Leverage Wealth of Interesting Experiences
As an older candidate, you will likely have gone through more experiences at work, in life, and in the community. Interesting experiences could range from exciting strategic shifts to crisis management. Using the knowledge you have gained from these episodes and their aftermath as fodder for your essays not only allows you to highlight your personal qualities and how you have developed, but also to show what you can contribute to classroom discussions.

MBA programs consider the diversity of experiences, perspectives, and networks their students bring to campus to be assets. With more professional and life experiences under your belt, use these to differentiate and strengthen yourself from other, less-experienced candidates.

Play Up Leadership Abilities & Expertise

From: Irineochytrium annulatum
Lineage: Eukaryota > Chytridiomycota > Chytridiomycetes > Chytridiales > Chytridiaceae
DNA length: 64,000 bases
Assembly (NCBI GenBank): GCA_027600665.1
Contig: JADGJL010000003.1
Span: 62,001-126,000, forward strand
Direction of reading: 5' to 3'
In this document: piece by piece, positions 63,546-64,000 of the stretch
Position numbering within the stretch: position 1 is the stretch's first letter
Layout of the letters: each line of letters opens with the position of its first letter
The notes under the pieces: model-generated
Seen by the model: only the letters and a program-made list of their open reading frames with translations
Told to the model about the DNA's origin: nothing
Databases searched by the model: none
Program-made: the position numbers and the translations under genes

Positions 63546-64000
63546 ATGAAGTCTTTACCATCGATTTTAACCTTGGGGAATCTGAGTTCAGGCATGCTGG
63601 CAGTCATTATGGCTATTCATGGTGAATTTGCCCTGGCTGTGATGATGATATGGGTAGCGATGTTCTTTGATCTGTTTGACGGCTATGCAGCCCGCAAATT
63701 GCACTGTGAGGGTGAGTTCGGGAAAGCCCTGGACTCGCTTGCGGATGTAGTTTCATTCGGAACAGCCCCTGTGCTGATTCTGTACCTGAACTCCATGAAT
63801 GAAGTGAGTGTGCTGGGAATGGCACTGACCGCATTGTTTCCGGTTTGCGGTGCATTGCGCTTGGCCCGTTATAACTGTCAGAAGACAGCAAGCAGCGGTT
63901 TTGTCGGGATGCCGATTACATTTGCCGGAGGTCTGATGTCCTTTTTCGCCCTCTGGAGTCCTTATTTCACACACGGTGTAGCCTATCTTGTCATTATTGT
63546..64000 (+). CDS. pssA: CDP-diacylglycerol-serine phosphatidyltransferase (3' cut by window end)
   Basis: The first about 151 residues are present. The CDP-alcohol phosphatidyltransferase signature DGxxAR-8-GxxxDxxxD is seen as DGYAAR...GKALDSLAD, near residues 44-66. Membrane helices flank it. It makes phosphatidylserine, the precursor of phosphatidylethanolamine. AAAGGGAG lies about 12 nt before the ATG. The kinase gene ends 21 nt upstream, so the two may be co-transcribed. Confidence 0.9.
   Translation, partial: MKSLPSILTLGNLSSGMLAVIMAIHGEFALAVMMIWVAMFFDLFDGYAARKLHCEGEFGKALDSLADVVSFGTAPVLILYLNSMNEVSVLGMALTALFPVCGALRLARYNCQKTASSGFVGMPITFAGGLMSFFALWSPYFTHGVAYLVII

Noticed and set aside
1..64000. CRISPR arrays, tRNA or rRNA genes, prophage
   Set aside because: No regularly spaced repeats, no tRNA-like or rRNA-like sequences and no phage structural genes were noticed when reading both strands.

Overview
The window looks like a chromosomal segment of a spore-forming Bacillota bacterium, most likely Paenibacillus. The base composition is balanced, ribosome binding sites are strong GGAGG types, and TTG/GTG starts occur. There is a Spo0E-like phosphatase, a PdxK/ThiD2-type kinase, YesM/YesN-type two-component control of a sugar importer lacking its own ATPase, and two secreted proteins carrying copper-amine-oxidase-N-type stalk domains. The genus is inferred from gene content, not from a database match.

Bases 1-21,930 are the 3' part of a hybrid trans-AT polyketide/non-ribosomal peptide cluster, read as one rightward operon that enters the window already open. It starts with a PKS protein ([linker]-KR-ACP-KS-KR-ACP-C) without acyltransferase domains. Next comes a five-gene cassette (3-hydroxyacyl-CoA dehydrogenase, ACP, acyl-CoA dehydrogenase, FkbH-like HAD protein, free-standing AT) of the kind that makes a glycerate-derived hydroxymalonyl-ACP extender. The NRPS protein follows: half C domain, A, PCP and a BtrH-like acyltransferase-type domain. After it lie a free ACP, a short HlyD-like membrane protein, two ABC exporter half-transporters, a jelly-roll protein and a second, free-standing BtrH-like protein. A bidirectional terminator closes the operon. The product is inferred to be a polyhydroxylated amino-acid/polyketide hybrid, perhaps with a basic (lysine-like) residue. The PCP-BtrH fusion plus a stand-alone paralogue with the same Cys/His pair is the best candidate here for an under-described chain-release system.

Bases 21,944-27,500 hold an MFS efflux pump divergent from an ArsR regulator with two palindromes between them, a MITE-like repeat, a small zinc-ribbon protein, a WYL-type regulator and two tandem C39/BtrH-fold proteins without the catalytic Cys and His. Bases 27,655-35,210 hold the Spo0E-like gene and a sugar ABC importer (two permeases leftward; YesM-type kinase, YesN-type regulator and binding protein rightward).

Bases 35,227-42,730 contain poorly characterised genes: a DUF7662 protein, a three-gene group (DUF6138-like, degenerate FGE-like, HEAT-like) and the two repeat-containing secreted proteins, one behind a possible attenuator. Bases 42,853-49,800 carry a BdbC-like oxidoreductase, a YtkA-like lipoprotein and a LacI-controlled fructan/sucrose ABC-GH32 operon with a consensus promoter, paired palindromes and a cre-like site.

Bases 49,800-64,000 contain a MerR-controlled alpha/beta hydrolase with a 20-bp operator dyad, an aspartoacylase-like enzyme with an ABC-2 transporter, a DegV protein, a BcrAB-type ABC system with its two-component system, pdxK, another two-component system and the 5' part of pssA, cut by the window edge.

At this point, it will also help to showcase how you have been able to lead teams, accomplish goals, or mentor others. Even if your official job responsibilities do not directly involved leadership over others, you can still highlight leadership experiences at work, and at your extracurricular activities, in other ways.

You may share the realizations you have gained through your leadership experiences and how they have impacted your leadership style, as well as the motivations behind them. Relate how an MBA will further develop these and help you make an impact on the world around you. You may also identify specific valuable expertise that you can contribute and that your peers can leverage in the classroom, especially if these are in a rare field.

Doing all of the above will present you as someone who will use his or her vast experiences to enrich the experiences of their peers, and of the school community, as a whole.
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by late_30s_mba » Sat Dec 17, 2016 9:22 pm
Thank you, everyone, for your response.

My profile:

Male / 35 / India
Bachelor's in Software Systems (India)
MSc Mangement (Lancaster University, U.K.)